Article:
Tim McMullen's Missives and Tomes

Thursday, September 3, 2009

Ants, Antipathy, Antagonism, and The Vinegar Man

After sharing a brief story about feeling sorry for having to kill a fusillade of attacking ants, and then quoting a verse from “Six-Year Drought” by James McMurtry, Craig Bickhardt (Ninety-Mile Wind blog—see “My Blog List” below right) said:

“Sentimentality is wrung out of this and left to evaporate on the parched earth. McMurty’s lines are as hard and pitiless as the Texas plains, and yet they still touch something pulsating with life inside. I bet he sees his struggling ants and sheds no tears for them.

While I hold McMurtry's standard in the highest esteem and wouldn't change a word of it, I suppose I’m just a sucker. I’ve flirted with sentimentality all of my writing life, and maybe I’ve even crossed the line sometimes. The truth is it’s damn hard not to cross it if you feel any pity at all for the world.

Softer art for harder times? Probably won't fly. Yet we must feel something in order to be human. There must be emotion when it is warranted, and there is indeed a perceptible difference between emotion and sentimentality even though it sometimes takes a microscope to see it. After all, it’s our compassion that keeps the human race going, and we don’t want to lose that.

In the writing we can err both ways. On either side of the good, observant narrative there are pitfalls; effusiveness or stolidity. The line between is walked with a cold eye and a warm heart.”

©2009 by Craig Bickhardt

What follows is my comment:

Sentiment in the defense (or pursuit) of art is no vice! Okay, it can be...but I would make the distinction between pathos and bathos—between sentiment and sentimentality—between moving and manipulative. My guess is that for the clever, story-song teller, a certain kind of self-imposed restraint is necessary to prevent a powerful and moving story from becoming a maudlin mess.

Last time I shared my Gogi Grant story, this time I offer one of the earliest poems that I remember being moved by. I found it in a hard cover book of poems "for children" that my parents had bought for me when I was about seven. It had the typical Stevenson poems and those by Edward Lear and Eugene Field, but it also had poems by Thomas Augustine Daly in Italian dialect ("Two 'Mericana Men—about immigrants and stereotyping, and "Leetla' Giorgio Washington" with a clever twist on the cherry tree story) and one of my all-time favorite pieces, "The Vinegar Man" by Ruth Comfort Mitchell. I still use these pieces with my students and have done so for going on forty years.

The Vinegar Man

The crazy old Vinegar Man is dead! He never had missed a day before! 

Somebody went to his tumble-down shed by the Haunted House and forced the door.
There in the litter of his pungent pans, the murky mess of his mixing place,
Deep, sticky spiders and empty cans with the same old frown on his sour old face.

"Vinegar—Vinegar—Vinegar Man!

Pepper for a tongue! Pickle for a nose! 

Stick a pin in him and vinegar flows!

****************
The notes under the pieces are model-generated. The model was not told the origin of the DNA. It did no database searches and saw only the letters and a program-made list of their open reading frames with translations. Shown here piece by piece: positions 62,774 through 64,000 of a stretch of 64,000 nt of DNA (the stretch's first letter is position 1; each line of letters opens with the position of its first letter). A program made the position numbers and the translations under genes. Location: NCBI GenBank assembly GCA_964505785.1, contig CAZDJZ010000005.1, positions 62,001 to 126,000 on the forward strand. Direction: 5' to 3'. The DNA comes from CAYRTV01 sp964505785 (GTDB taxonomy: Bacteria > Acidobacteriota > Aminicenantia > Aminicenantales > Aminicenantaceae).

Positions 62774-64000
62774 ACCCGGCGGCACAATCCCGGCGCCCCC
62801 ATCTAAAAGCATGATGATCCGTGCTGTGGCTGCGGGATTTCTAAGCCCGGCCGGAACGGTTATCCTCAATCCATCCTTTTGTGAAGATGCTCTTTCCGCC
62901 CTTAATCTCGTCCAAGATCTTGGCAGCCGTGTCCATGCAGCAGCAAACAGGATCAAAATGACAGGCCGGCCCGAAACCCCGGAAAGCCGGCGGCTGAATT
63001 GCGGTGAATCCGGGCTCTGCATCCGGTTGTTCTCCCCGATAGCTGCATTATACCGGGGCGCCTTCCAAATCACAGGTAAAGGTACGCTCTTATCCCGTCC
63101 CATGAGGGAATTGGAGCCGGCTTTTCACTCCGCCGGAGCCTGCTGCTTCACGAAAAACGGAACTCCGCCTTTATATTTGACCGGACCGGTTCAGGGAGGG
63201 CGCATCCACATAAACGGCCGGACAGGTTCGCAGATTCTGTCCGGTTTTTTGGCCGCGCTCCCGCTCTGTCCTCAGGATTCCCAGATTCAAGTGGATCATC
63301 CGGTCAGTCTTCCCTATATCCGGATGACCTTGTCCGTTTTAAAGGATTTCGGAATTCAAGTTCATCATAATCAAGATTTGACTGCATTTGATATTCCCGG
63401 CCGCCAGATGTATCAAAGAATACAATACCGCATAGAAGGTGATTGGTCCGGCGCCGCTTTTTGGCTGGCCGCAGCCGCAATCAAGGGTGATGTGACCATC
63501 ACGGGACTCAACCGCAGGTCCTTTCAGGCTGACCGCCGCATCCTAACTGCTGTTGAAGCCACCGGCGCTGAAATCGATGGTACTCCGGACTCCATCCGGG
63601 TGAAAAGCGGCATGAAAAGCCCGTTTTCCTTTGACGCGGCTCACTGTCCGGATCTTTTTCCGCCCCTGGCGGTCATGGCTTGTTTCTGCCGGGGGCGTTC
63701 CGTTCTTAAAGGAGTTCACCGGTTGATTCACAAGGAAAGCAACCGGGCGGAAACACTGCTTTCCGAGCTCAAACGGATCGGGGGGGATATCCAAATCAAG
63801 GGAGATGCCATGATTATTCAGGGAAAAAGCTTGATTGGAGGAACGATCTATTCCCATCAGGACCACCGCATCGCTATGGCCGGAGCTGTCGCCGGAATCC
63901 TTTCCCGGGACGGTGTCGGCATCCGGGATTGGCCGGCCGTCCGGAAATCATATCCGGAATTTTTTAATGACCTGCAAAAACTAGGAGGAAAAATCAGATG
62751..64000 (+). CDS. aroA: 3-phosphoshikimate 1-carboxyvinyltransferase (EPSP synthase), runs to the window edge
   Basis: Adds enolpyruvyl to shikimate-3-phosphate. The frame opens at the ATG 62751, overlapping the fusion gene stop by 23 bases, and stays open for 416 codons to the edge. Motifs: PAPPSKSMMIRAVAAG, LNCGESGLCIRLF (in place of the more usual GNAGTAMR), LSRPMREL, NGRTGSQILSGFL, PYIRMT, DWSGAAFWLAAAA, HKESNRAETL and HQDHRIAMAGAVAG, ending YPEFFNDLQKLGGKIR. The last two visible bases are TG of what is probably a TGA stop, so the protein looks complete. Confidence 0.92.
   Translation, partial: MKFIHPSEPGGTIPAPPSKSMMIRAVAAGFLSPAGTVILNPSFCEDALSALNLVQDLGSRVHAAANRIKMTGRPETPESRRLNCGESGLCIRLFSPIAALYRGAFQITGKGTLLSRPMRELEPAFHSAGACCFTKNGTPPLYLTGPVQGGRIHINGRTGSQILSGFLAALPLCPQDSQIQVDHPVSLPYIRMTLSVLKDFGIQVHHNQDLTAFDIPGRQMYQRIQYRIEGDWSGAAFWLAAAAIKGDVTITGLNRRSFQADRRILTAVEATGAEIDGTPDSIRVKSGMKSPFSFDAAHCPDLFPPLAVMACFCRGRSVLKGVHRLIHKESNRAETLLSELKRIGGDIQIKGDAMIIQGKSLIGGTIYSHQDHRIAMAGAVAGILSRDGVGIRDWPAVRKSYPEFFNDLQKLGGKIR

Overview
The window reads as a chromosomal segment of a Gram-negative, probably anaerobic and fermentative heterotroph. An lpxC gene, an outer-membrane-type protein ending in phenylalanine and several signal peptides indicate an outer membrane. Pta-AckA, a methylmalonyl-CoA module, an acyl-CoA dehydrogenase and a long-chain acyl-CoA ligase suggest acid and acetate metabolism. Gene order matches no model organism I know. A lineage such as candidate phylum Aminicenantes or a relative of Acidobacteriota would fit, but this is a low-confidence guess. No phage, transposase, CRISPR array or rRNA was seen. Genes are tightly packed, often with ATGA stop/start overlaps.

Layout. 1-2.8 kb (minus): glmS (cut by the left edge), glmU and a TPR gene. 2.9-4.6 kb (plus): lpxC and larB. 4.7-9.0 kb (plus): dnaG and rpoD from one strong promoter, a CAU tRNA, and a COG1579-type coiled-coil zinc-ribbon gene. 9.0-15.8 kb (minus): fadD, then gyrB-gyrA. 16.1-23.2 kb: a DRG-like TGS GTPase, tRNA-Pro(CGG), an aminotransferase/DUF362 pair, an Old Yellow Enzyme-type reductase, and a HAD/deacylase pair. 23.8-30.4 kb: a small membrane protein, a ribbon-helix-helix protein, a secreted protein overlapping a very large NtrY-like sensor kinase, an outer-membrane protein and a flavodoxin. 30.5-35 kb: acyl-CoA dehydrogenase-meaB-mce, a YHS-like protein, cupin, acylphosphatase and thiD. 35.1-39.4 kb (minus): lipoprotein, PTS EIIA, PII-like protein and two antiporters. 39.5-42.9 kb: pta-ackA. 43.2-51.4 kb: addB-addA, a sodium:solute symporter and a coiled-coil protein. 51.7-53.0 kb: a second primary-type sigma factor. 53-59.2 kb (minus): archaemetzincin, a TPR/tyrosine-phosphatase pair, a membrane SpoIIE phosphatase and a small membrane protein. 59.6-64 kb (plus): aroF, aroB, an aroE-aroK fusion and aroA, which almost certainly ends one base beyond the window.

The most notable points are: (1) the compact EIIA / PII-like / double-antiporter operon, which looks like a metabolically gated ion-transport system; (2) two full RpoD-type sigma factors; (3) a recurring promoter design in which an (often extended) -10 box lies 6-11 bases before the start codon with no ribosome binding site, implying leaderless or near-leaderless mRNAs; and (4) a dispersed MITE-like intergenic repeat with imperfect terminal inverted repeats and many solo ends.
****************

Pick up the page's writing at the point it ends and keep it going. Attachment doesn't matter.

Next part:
Ketchup—and—chow-chow—and—Vinegar Man!"

Nothing but recipes and worthless junk; greasy old records of paid and due;
But down in the depths of a battered trunk, a queer, quaint valentine torn in two.
Red hearts and arrows and silver lace, and a prim, dim, ladylike script that said,
(Oh, Vinegar Man, with the sour old face!) 
"With dearest love, from Ellen to Ned!"

He pickles his heart in” a valentine! 

“Vinegar for blood! Pepper for his tongue!
Stick a pin in him and” once he was young! 

"With dearest love" to the Vinegar Man!

Dingy little books of profit and loss (died about Saturday, so they say),
And a queer, quaint valentine torn across…torn, but it never was thrown away! 

"With dearest love from Ellen to Ned" "Old Pepper Tongue! Pickles his heart in brine!" 

The Vinegar Man is a long time dead: he died when he tore his valentine. 

Ruth Comfort Mitchell

Yes, it verges on sentimentality, that little catch in the throat, but the wonderful juxtaposition of the older narrator recalling his own childhood voice and then merging the two into an adult recognition of a tragic life suddenly revealed (a little like Kane's "Rosebud"), stays well on the right side of the line. The complex interplay of internal and end rhyme is also masterful as are the alliteration and the parenthetical caesura (the matter of fact, "died about Saturday”) that pulls it back to the harsh reality.

When I heard Danny O'Keefe's "Valentine Pieces," from his second album, O'Keefe, It evoked a very similar feeling, except that it was written in the first person, and the hurt was more immediate:

"The valentine pieces litter the floor of my room...
I should go get the broom..."

I’d say, keep your art ever to the fore, and the sentiment will take care of itself!

PS: I got so carried away (as usual), I forgot about the ants. I think you have inspired me to make my first posting of one of my short stories on my blog. It is a cautionary tale about a man with feelings about killing ants that are very similar to yours (and whose feelings, of course, mirror my own). I'll let you know when it's posted; you might get a kick out of the "similar minds" experience.

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